During the Arizona Senate hearing, Fann addressed the cost concerns, noting that the Senate sought to do the audit as a team effort with the county, which would have saved money and avoided the relocation of ballots or equipment.
After initially pledging cooperation, the county sued the Senate.
Ever since a judge ruled for the Senate, Fann said, “It has been nothing but delays, delays, delays.”
Fann, who represents Prescott, added:
I’m only saddened it has cost us more taxpayer money, because we never wanted the ballots and equipment moved to begin with. We said, ‘Let us go there. Let us do this together.’ Instead, we have had to spend so much more taxpayer money on having to rent the coliseum out and set up the security system. It’s sad we had to spend all that extra money when we could have just done it for less had we worked together as a team.
Fann was referring to the Arizona Veterans Memorial Coliseum in Phoenix.
The audit of the election in Maricopa County, which has about 4 million residents, is reevaluating 2.1 million ballots. It is likely to wrap up by the end of June, Cyber Ninjas CEO Doug Logan told senators.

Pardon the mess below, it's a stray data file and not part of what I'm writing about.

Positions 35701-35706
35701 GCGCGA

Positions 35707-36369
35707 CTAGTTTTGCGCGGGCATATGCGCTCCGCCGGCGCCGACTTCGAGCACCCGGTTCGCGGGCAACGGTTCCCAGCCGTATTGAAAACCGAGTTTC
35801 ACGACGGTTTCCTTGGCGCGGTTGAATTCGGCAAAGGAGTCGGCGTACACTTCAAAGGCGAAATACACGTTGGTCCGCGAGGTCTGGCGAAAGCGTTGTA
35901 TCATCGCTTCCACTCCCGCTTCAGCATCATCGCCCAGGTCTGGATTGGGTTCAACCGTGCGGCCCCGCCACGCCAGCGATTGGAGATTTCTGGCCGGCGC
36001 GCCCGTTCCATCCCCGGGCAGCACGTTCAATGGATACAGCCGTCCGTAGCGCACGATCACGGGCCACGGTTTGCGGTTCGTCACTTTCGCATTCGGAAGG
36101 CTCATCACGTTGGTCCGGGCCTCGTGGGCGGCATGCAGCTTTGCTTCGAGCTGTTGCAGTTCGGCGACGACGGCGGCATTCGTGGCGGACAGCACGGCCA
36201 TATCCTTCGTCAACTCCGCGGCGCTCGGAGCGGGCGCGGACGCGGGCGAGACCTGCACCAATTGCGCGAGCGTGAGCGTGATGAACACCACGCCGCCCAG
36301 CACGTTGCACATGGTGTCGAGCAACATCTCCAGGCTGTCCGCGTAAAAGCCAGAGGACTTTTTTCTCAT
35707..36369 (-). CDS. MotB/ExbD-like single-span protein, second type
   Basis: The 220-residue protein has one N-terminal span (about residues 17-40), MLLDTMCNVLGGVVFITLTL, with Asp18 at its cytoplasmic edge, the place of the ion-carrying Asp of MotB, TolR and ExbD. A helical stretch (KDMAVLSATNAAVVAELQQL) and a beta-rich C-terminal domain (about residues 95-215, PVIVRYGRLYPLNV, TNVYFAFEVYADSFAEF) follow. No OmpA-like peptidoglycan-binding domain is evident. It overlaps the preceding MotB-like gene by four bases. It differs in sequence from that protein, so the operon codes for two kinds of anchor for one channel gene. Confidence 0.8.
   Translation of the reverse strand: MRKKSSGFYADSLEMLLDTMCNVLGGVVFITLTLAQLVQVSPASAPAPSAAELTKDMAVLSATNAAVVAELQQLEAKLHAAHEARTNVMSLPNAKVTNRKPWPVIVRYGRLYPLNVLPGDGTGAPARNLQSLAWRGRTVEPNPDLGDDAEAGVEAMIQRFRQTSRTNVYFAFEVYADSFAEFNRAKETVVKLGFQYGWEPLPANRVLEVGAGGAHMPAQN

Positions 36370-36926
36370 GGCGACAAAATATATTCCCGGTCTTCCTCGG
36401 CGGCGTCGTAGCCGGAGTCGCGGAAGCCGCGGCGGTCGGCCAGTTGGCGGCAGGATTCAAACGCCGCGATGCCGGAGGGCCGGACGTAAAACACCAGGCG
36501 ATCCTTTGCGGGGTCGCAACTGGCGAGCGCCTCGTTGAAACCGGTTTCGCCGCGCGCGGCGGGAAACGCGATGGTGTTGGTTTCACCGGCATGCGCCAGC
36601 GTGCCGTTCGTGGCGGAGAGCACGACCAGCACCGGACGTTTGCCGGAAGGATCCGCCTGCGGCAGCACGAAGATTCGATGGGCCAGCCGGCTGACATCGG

The election results in Arizona were among the narrowest of state outcomes in November. Because of its size, Maricopa was key to Biden’s margin of victory over Trump, who narrowly carried the county in 2016.
‘We Don’t Need to Do Name-Calling’
At most, the audit could change the winner of Arizona, but it wouldn’t change the national outcome since Biden would retain enough electoral votes to win the presidency.
In December, a state judge upheld the Arizona Senate’s authority to subpoena information from Maricopa, The Associated Press reported.
Cyber Ninjas’ Logan said his company has worked in the past with the financial services industry and the government, in response to criticism that it had no experience with elections.
Logan said the audit is being livestreamed 24/7 and a full digital trail is in place. Each ballot is certified by three people, he said, so it is impossible for one person to meddle with the tally.
All ballots are under armed security, Logan said.
“This is the first forensic audit done on this scale in the history of this country,” said Petersen, the Judiciary Committee chairman, a Republican who rejoined the Senate in January and also has served in the state House.
Petersen, whose district includes Gilbert and parts of Maricopa County, added: “Not only do we have 24-hour security, we also have 24-hour efforts to shut down the audit.”
Expressing regret that county officials did not participate in the hearing, Petersen said, “We want to work together with them. We don’t need to do any name-calling.”
‘Defamed and Ridiculed’